Venezuela’s political crisis spilled over into the spirit realm this week, when the governor of the state of Amazonas threatened to put a shamanic curse on President Nicolás Maduro and his administration.
Broadcast live on the Periscope app, the threat was mostly political theater. But it pointed to a broader problem for South America’s long-ruling leftist governments.
The indigenous minority groups fighting mining, deforestation and oil drilling in the region used to see left-wing leaders as their natural allies in a mortal struggle against global capitalism. Now, many see those leaders and their parties as just as rapacious as any foreign corporation, if not more so. (...)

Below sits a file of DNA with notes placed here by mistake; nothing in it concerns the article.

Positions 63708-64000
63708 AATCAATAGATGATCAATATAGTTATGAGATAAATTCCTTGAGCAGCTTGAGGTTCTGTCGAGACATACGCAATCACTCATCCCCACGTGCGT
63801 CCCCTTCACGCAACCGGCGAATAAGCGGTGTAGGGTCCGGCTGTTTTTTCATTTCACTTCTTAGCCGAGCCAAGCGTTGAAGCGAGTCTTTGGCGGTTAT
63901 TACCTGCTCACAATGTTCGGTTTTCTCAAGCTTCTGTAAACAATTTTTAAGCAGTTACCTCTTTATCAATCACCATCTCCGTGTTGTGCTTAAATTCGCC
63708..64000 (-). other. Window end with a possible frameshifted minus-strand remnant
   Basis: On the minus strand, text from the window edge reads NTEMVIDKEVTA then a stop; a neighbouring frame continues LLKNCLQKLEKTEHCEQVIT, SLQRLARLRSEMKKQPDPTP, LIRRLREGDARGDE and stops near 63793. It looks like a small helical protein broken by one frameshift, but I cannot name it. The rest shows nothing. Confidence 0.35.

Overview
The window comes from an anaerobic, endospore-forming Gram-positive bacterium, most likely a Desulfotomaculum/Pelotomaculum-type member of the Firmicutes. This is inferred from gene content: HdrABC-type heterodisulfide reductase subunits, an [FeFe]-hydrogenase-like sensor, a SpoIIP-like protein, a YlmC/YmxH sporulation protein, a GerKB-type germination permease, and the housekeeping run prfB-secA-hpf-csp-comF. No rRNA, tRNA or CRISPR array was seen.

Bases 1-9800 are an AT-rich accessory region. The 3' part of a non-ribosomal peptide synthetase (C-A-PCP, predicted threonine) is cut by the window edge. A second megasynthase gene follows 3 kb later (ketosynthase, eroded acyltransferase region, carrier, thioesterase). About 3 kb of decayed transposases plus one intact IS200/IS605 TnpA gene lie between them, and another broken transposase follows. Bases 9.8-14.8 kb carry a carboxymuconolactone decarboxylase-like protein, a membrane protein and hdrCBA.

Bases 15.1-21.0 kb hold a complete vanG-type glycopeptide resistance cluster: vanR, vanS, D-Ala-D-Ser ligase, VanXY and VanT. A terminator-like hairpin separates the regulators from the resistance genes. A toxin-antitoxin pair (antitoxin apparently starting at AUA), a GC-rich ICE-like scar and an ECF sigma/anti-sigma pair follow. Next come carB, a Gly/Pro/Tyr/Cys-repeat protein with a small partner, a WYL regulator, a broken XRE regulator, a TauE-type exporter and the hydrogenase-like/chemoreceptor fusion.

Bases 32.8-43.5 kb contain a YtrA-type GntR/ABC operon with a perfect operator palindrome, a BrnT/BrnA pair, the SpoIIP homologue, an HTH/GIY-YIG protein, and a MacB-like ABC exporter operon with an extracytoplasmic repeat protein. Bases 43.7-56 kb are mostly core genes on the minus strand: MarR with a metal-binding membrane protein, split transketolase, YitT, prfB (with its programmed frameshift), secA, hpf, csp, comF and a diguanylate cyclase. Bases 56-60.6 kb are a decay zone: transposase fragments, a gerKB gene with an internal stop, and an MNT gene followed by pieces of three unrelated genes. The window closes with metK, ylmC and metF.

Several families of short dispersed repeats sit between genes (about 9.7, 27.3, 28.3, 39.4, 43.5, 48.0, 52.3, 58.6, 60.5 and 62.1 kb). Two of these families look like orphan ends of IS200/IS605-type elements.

The main reason for the breakup? Land-use conflicts across the region have grown mostly more intense, not less, because left-wing populists such as Ecuador’s Rafael Correa and Bolivia’s Evo Morales have financed their ambitious social welfare programs with revenue generated from the exploitation of natural resources. (...)
As the commodity boom of the millennium's first decade began to fade, those governments have tried to maintain spending levels by taking on new debt — mostly in the form of Chinese loans — in exchange for opening up more and more land to extractive industries. That has brought them in direct conflict with indigenous groups that expected the anti-capitalist rhetoric of leaders such as Correa and Morales to give them more control over their ancestral lands, not less.
[Via Bloggings by Boz]